If so, do you have room in the car? I ask because Paul Weller is in concert tonight til Wednesday.
I never saw him when he was with The Jam, nor with Style Council. Who knows when the next time will come.
Since the departure of our much-beloved Frances, the milliner and I have considered getting another pet. In fact, perhaps two pets, if only so they don’t get lonely during those hours when we’re not home. We’re special that way.
Naturally, I wanted another Maine Coon, but was open to suggestions. And, of course, a dog. Something big. That slobbers all over you. And takes up half the bed. And is way too huge to require much exercise. But first of all, a cat.
So, relying on a certain yulblogger’s suggestion, we headed out to SPCA Montérégie, a non-euthanasia shelter. Looked around one of the cat rooms, were attacked (in a friendly way, mind you) by some cats, smelled at by others, and completely ignored by the rest. One cat was sleeping, woke up when we got near, and latched on when we picked him up, nuzzling on ear lobes and hugging us madly. So, we told the folks we wanted him, paid, and left him for the week while he was to get another vaccination. And, therefore, I present, Squirrel.
Tiny little thing, a bit of a complainer, but not loud at all. He just requires a lot of love. His name, apparently, comes from the fact that he was found under a bird feeder, trying to jump up to get the seeds. Of course, if ever we get another pet, we have to call it “Moose,” but with a Russian accent.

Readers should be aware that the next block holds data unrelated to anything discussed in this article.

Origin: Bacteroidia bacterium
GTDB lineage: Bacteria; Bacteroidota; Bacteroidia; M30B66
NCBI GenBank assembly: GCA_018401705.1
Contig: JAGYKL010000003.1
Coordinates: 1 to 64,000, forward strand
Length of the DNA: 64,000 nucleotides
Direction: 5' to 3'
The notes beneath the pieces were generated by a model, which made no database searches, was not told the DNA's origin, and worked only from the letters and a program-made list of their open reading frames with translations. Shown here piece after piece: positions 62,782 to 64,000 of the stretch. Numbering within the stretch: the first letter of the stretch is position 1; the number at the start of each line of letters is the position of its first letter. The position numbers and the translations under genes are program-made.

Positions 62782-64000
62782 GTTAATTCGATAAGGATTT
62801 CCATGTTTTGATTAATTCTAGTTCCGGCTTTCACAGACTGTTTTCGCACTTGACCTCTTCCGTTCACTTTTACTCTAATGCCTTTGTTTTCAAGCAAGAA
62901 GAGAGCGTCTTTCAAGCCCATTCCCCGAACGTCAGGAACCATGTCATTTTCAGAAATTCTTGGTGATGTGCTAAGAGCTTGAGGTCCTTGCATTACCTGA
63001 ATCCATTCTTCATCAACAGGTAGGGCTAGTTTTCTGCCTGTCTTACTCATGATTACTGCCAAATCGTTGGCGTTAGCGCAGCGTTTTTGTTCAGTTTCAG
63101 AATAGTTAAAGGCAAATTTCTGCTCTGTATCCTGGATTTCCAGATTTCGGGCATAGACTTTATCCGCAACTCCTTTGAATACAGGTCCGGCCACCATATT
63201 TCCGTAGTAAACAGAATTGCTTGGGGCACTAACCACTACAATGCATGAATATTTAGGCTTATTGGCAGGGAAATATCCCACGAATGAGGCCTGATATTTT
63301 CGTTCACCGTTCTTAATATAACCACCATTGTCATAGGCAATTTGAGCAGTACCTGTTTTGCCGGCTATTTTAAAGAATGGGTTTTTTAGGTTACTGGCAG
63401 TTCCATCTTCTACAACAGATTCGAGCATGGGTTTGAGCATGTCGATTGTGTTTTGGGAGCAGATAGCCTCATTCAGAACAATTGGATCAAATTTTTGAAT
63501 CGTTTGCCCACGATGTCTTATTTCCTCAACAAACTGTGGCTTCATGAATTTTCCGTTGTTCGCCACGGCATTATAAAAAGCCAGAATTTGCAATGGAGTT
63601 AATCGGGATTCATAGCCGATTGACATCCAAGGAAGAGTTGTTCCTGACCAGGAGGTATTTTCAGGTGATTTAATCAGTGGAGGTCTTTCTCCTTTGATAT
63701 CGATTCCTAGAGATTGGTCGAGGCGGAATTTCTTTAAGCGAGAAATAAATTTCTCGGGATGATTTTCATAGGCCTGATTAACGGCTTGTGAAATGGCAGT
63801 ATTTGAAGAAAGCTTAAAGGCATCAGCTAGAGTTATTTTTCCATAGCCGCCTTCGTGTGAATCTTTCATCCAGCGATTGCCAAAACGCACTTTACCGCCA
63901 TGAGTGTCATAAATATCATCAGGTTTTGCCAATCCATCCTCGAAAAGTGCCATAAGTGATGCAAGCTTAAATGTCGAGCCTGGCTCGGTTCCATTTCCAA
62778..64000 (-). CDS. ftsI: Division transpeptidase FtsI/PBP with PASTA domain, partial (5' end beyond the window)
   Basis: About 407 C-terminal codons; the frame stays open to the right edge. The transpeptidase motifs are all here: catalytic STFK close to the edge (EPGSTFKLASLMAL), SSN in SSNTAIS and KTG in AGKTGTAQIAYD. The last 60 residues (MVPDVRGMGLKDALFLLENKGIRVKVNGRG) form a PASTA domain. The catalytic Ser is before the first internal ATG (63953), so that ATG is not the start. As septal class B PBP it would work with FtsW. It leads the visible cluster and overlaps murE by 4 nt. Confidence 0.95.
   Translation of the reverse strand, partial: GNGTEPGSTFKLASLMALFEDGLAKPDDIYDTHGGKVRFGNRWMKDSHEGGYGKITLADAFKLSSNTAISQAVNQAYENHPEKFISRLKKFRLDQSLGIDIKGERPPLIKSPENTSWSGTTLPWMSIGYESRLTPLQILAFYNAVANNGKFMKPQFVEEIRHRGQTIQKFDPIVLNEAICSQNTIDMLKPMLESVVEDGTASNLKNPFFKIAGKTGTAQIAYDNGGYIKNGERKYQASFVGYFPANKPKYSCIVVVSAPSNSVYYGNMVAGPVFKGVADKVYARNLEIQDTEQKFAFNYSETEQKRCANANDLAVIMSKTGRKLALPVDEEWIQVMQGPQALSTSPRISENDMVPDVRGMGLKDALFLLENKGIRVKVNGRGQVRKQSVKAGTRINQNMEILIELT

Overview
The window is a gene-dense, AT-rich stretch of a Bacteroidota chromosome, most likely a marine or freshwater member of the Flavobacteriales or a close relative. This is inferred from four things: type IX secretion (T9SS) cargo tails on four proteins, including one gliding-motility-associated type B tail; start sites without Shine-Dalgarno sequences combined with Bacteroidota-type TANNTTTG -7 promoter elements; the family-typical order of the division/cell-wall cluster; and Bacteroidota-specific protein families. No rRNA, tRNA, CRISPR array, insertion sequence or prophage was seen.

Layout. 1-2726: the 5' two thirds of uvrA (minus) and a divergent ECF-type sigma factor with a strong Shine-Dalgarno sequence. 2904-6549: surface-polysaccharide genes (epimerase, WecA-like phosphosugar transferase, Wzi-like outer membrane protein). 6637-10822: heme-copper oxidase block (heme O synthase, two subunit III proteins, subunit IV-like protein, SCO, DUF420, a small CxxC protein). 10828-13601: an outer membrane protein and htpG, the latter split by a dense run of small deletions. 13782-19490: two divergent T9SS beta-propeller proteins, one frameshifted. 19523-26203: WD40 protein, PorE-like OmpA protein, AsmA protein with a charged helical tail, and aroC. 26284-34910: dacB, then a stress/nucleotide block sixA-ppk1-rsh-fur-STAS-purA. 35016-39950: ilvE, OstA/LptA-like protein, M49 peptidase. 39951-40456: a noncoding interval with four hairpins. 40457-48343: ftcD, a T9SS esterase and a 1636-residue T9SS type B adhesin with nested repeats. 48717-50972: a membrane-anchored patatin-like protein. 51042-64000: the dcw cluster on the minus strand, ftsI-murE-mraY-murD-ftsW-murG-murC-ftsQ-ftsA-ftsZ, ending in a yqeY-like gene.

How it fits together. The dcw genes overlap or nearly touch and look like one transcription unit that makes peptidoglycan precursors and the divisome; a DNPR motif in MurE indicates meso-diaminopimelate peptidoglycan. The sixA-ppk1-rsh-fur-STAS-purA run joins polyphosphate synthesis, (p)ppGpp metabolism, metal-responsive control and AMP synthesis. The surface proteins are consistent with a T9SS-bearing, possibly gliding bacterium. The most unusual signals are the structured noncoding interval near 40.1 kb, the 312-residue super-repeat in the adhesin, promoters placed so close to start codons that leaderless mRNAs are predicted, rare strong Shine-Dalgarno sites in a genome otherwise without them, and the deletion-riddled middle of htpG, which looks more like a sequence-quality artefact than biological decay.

BTW, if anyone is thinking of adopting a(nother) pet, really, go to the SPCA Montérégie: they especially need help these days.
Last night, watching the train wreck that was the Seattle auditions of American Idol, the milliner turns to me and, despairingly, asks, “Why are most of the crazy ones all redheads.”
Of course, the sage (mmmm, sage) advise of Robert Benchley came to mind: “Drawing on my fine command of the English language, I said nothing.”
Unfortunately, my keen sense of tact did not get into gear, so I laugh uproariously.
Notes from a branché resto-slash wine bar:
- Get seated next to vaguely familiar politician conversing with a holdover from the Kajagoogoo days of new wave ’80s. Realise vaguely familiar politician is, ahem, Andrew ClearWood. Date does not seem to be going well, Andy’s credit card is already on the bar by the time they’re eating their first tapas. Fifteen minutes later, they leave, taxi boy out the front, fearless leader to the back, where he goes to bathroom. Comes back out when he senses the coast is clear. No visible signs of grinding teeth.